Real-Time Retailing Turns the Store into the Network
Ken Morris, principal, Boston Retail Partners, recently took the time to explain how real-time retailing and how the concept of “unified commerce” allows stores themselves to become networks for customer engagement.
What is real-time retailing, and how does it benefit retailers and their customers?
In real-time retailing, the device doesn’t matter. There can be a mobile device or fixed device. Hardware, software and data reside in the cloud. The store becomes the network. There is little hardware in the store to malfunction. You drive all peripherals, like signature capture devices and tills, to the network. You can understand what’s in the customer’s closet, offer them what they want to buy and offer discounts in real time. In the future, there will be real-time markdowns using a rules engine with real-time analytics.
What is unified commerce, and how does it fit into real-time retailing?
For example, if I’m shopping online at a retailer, put items in my cart, hold them there for a while and then abandon my cart and go to the retailer’s store, through Unified Commerce when I walk in and identify myself, the staff can look up my abandoned cart history in real time and know what I was looking at. They can also look up what I’ve ordered through other channels. It unifies all channels into one opportunity in the store so associates can sell to you based on your digital footprint.
How can retailers leverage real-time retailing and unified commerce for customer engagement?
It takes three things — people, process and technology. We have the technology, but what about people and process? It’s using big-screen monitors to browse the Web with customers without violating their personal space. At Apple and Microsoft stores, there’s a lot of conversation behind the scenes. Everyone’s wearing a headset. If there’s a hole in the display, they want to understand who picked up the product and where it is. Customer engagement puts stores on a level with their real competitors, like Amazon, eBay and Google.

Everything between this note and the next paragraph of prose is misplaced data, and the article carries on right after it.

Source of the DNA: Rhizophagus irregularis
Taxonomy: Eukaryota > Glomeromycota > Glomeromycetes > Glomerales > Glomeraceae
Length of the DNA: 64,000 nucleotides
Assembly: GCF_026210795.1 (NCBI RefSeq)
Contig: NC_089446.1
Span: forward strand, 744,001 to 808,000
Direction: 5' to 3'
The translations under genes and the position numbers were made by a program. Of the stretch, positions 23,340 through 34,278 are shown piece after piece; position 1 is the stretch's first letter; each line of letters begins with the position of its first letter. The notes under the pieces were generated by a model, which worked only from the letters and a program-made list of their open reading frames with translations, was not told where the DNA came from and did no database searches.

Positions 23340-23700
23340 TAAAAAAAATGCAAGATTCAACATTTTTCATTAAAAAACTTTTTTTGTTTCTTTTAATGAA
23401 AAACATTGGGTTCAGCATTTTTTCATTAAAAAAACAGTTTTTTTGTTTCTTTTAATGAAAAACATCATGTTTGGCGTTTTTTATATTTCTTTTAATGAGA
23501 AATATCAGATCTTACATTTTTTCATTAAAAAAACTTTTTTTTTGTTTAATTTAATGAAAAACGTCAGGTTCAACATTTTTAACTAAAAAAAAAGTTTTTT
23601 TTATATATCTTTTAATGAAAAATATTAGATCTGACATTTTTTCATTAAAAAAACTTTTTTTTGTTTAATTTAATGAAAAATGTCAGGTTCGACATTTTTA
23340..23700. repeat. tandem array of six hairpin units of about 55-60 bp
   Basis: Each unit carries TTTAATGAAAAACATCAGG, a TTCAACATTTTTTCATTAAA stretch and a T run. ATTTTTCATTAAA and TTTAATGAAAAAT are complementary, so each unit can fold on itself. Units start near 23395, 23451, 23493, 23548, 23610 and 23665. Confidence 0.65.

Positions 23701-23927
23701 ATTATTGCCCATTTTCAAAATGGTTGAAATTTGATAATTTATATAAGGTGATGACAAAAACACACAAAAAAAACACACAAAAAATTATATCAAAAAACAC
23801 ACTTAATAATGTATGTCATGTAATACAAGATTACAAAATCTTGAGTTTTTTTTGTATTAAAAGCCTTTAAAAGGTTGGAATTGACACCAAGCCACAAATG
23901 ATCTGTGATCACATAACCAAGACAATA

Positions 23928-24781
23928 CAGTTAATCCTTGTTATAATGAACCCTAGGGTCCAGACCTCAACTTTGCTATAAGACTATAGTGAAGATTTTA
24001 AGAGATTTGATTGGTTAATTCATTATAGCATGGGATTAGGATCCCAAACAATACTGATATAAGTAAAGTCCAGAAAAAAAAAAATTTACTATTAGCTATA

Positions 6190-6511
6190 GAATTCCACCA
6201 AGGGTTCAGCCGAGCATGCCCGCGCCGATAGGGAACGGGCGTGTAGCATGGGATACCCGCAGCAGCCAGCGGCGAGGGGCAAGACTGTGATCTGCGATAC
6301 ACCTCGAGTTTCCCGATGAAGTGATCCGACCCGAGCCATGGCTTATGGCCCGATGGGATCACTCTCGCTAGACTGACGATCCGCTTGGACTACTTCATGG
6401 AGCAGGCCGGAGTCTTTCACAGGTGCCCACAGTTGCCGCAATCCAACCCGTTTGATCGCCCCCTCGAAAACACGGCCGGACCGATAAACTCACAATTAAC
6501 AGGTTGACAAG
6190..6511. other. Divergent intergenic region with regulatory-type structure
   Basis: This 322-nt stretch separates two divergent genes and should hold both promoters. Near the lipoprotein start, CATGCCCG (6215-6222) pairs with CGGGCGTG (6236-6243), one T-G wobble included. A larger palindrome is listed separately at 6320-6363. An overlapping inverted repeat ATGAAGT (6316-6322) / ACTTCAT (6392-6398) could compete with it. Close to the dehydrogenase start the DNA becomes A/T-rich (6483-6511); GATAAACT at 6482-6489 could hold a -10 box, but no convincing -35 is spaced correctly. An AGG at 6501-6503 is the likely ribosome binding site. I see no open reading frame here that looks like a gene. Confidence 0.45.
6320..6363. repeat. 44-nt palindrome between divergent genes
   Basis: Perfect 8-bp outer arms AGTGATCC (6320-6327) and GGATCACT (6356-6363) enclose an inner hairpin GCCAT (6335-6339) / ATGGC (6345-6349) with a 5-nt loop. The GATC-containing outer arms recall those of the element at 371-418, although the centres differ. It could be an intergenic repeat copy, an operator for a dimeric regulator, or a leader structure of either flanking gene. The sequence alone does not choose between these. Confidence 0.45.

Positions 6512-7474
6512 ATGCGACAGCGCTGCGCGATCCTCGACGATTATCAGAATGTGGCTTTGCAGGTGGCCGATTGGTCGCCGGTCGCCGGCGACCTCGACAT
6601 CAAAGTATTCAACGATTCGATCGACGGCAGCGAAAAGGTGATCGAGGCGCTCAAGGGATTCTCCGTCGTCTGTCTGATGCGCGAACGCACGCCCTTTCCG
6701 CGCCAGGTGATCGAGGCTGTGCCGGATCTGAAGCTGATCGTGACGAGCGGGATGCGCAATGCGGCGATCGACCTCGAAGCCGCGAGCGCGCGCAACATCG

Final Thoughts — Location Location Location
The only sure thing about disruption is that it will continue evolving at an increasingly rapid pace and in new and surprising directions. But for a last word, perhaps the industry should consider the following prediction from Nikki Baird, managing partner of RSR Research, on where disruption may be headed for 2014.
“Location-based technologies seem like they are poised to be the most disruptive in 2014,” Baird said. “A lot of retailers are looking at stores and trying to understand the role of the store as customers become more engaged digitally, especially through their own mobile devices. The first step seems to be to understand consumer shopping behavior in stores. In 2013, a lot of companies came to market with (or dusted off pre-existing) in-store analytics solutions, and we saw signs of more than a handful of pilots. As those pilots move to roll out in 2014, the next logical step is to move from analysis to acting on insights. It won’t be universal, by any means, but as far as changing what retailers can and should expect in delivering an in-store experience, I think between analytics and location-based insights, we’ll see a disruption in both consumer expectations and the tools that retailers have to meet those expectations.”
Pay at the Table
Casual dining chain Applebee’s is looking to redefine and enhance its guest experience by placing tablets tableside. The company plans to deploy 100,000 devices — E la Carte Presto tablets, powered by Intel — chainwide by the end of 2014. It is installing the tablets on every table and in multiple bar positions at its more than 1,8000 U.S. restaurants.
“It puts control of the dining experience in the right hands,” said Dan Smith, communications manager at Applebee’s franchisor DineEquity. “The first thing customers notice is the ability to pay with a credit card when they’re done dining.”
However, in addition to allowing customers to automatically order appetizers, drinks and desserts, and pay the check, the Presto tablets also let them take a deeper look at menu items and obtain product information from the Applebee’s website. Customers can also play games on the tablets for a daily fee of $1.
“The vision is to create an ongoing two-way dialog with every customer and offer a personalized experience for customer visits in real time,” Smith said.
To that end, Applebee’s is sending customer recommendations and showing images based both on their past behavioral and purchase history and time of visit. The company is also testing the tablets as a means of delivering its loyalty program, and is “future-proofing” the tablets by including features such as Bluetooth, NFC chips and Web cameras.